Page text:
ESL preschoolers' English vocabulary acquisition and story comprehension from storybook reading
Collins, Molly Fuller
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This experimental study examined the effects vocabulary acquisition strategies and story discussion styles on the English vocabulary acquisition and story comprehension of ESL preschoolers. Eighty preschool-aged, typically-developing, native speakers of Portugese who are also second language learners of English were pretested in L1 (Portugese) receptive vocabulary and L2 (English) receptive and expressive vocabulary to determine a baseline of vocabulary knowledge in each language. Matched according to age, gender, and pretest L2 receptive vocabulary scores, subjects were assigned to experimental or control groups. Subjects in the experimental group heard eight stories read three times with rich explanations of target vocabulary words and with several discussion questions within either a didactic-labeling style of discussion (i.e., explicit questions requiring children to recall basic facts or to recite text) or a performance-oriented style of discussion (i.e., implicit questions requiring children to analyze and integrate information within the text). Subjects in the control group heard eight stories read three times without explanation of target vocabulary words and without discussion questions. Parents of all participants returned questionnaires about children's home reading experience. Results for target vocabulary acquisition showed a strong and significant effect of treatment (i.e., rich explanation of new vocabulary) on ESL preschoolers' target vocabulary acquisition. Regression analyses showed that treatment, initial L2 receptive skill, home reading practices, and story comprehension accounted for 69% of the variance in target vocabulary scores. Initial Ll skill did not have a significant effect on target vocabulary acquisition. Results for story comprehension showed a weak but significant effect of the performance-oriented discussion style on children's story comprehension. Regression analyses showed that L2 receptive skill, treatment (i.e., performance-oriented style of discussion), L2 expressive skill, target vocabulary acquisition, and home reading practices accounted for 60% of the variance in story comprehension scores. Initial Ll skill did not have a significant effect on story comprehension. In conclusion, L2 skills are paramount to children's vocabulary acquisition and story comprehension. Moreover, the supportiveness of adult input (i.e., rich explanations and cognitively challenging discussion questions) and home reading practices make important contributions to ESL preschoolers' English vocabulary acquisition and story comprehension.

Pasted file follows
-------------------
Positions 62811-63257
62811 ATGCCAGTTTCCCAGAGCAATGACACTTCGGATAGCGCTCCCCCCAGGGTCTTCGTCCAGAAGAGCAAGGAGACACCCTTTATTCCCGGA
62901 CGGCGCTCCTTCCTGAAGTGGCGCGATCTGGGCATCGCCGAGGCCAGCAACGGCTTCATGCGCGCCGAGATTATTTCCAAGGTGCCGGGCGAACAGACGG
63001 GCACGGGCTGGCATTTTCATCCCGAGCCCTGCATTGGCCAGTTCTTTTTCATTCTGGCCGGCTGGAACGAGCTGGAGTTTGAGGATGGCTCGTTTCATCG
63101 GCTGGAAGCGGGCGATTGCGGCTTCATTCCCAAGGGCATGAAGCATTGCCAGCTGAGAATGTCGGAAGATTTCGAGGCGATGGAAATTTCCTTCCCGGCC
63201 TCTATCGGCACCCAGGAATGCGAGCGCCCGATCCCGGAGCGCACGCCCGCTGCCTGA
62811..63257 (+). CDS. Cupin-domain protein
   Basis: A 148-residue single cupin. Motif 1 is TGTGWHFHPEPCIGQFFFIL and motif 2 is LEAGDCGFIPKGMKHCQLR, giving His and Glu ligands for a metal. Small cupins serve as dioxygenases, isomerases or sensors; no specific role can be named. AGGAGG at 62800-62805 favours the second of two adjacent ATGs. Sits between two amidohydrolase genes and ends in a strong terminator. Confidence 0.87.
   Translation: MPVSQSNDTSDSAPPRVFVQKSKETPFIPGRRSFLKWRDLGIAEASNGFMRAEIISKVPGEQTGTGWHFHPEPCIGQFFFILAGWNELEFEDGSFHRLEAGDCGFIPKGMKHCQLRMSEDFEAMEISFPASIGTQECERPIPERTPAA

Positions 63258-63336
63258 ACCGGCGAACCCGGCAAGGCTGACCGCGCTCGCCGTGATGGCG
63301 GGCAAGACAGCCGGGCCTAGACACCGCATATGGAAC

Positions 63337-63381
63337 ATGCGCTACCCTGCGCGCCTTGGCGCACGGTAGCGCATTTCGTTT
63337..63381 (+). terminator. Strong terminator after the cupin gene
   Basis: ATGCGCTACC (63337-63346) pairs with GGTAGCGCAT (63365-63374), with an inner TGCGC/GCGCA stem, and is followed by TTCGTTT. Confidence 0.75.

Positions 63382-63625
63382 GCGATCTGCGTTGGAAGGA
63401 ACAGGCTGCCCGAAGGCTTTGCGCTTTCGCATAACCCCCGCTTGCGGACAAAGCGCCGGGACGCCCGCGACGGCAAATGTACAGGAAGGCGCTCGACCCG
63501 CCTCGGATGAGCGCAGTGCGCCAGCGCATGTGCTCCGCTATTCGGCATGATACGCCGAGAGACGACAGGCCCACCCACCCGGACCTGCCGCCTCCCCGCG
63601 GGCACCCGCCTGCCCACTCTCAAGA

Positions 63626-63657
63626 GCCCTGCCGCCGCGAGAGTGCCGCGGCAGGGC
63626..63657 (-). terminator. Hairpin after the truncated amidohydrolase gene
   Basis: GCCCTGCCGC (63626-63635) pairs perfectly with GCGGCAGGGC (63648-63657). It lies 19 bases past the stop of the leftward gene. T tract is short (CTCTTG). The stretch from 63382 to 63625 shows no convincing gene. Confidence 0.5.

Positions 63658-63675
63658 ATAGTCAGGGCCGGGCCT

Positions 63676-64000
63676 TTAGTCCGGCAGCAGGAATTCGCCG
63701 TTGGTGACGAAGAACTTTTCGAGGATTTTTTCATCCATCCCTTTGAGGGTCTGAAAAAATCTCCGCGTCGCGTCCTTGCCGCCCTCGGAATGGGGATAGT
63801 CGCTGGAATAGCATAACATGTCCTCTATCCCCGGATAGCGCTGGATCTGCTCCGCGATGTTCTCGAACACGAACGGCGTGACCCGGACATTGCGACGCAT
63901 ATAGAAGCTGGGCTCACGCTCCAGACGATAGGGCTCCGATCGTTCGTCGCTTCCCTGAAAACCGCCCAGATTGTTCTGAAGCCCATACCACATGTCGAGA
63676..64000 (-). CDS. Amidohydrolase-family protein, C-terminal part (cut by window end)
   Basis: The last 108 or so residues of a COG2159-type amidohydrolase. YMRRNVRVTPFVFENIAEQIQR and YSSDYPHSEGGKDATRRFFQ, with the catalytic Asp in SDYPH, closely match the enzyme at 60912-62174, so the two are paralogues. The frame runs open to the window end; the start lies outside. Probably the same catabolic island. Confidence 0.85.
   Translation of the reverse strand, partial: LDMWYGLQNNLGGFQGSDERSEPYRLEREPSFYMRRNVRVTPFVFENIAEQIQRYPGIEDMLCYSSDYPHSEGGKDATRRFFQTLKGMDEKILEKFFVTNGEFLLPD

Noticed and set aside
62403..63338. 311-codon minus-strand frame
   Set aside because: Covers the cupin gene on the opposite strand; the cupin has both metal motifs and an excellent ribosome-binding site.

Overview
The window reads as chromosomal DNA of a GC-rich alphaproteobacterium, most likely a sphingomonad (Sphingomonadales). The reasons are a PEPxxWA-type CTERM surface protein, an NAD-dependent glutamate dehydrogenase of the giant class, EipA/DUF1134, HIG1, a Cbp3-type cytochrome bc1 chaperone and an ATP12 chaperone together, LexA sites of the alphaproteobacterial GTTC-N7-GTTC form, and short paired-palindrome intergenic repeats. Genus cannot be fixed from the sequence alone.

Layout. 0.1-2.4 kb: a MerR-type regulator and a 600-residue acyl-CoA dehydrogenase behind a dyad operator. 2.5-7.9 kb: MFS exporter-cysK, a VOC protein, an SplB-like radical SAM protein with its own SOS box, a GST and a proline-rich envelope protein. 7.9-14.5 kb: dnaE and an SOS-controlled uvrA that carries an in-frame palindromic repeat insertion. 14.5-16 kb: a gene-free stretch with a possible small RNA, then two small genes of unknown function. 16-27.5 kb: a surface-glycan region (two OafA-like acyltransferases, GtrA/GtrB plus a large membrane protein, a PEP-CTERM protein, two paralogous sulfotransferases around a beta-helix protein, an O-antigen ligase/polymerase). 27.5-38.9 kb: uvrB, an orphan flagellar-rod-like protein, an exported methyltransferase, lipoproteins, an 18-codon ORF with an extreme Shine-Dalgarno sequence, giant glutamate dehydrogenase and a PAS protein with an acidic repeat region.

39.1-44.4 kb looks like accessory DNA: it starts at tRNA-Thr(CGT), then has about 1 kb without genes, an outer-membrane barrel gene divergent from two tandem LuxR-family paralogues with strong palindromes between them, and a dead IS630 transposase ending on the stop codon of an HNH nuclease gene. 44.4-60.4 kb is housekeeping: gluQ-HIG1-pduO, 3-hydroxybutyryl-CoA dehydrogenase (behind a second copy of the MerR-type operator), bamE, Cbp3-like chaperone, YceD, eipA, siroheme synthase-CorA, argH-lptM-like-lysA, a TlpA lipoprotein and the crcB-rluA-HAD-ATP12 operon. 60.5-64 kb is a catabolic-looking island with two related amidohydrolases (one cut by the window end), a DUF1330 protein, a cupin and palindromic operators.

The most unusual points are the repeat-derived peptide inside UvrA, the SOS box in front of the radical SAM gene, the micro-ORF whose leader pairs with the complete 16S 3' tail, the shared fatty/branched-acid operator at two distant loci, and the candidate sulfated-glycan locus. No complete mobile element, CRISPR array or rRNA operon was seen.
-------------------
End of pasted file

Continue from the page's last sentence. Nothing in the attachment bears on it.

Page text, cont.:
Thesis (Ed.D.)--Boston University
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